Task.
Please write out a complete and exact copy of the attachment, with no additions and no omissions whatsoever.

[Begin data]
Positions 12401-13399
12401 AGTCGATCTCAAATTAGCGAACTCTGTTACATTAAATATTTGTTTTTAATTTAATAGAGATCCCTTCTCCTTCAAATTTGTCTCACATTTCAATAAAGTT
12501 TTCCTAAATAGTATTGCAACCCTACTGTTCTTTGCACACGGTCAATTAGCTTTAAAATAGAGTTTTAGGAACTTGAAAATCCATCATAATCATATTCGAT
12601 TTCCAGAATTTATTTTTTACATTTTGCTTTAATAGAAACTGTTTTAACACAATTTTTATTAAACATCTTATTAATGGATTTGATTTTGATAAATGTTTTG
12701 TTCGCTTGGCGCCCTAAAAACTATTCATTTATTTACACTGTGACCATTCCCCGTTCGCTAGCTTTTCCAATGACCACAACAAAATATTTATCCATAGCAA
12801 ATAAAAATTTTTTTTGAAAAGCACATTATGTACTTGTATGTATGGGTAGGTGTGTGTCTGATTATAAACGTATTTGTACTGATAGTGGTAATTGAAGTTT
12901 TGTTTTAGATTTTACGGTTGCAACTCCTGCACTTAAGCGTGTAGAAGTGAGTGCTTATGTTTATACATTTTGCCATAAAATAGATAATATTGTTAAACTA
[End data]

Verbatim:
Positions 12401-13399
12401 AGTCGATCTCAAATTAGCGAACTCTGTTACATTAAATATTTGTTTTTAATTTAATAGAGATCCCTTCTCCTTCAAATTTGTCTCACATTTCAATAAAGTT
12501 TTCCTAAATAGTATTGCAACCCTACTGTTCTTTGCACACGGTCAATTAGCTTTAAAATAGAGTTTTAGGAACTTGAAAATCCATCATAATCATATTCGAT
12601 TTCCAGAATTTATTTTTTACATTTTGCTTTAATAGAAACTGTTTTAACACAATTTTTATTAAACATCTTATTAATGGATTTGATTTTGATAAATGTTTTG
12701 TTCGCTTGGCGCCCTAAAAACTATTCATTTATTTACACTGTGACCATTCCCCGTTCGCTAGCTTTTCCAATGACCACAACAAAATATTTATCCATAGCAA
12801 ATAAAAATTTTTTTTGAAAAGCACATTATGTACTTGTATGTATGGGTAGGTGTGTGTCTGATTATAAACGTATTTGTACTGATAGTGGTAATTGAAGTTT
12901 TGTTTTAGATTTTACGGTTGCAACTCCTGCACTTAAGCGTGTAGAAGTGAGTGCTTATGTTTATACATTTTGCCATAAAATAGATAATATTGTTAAACTA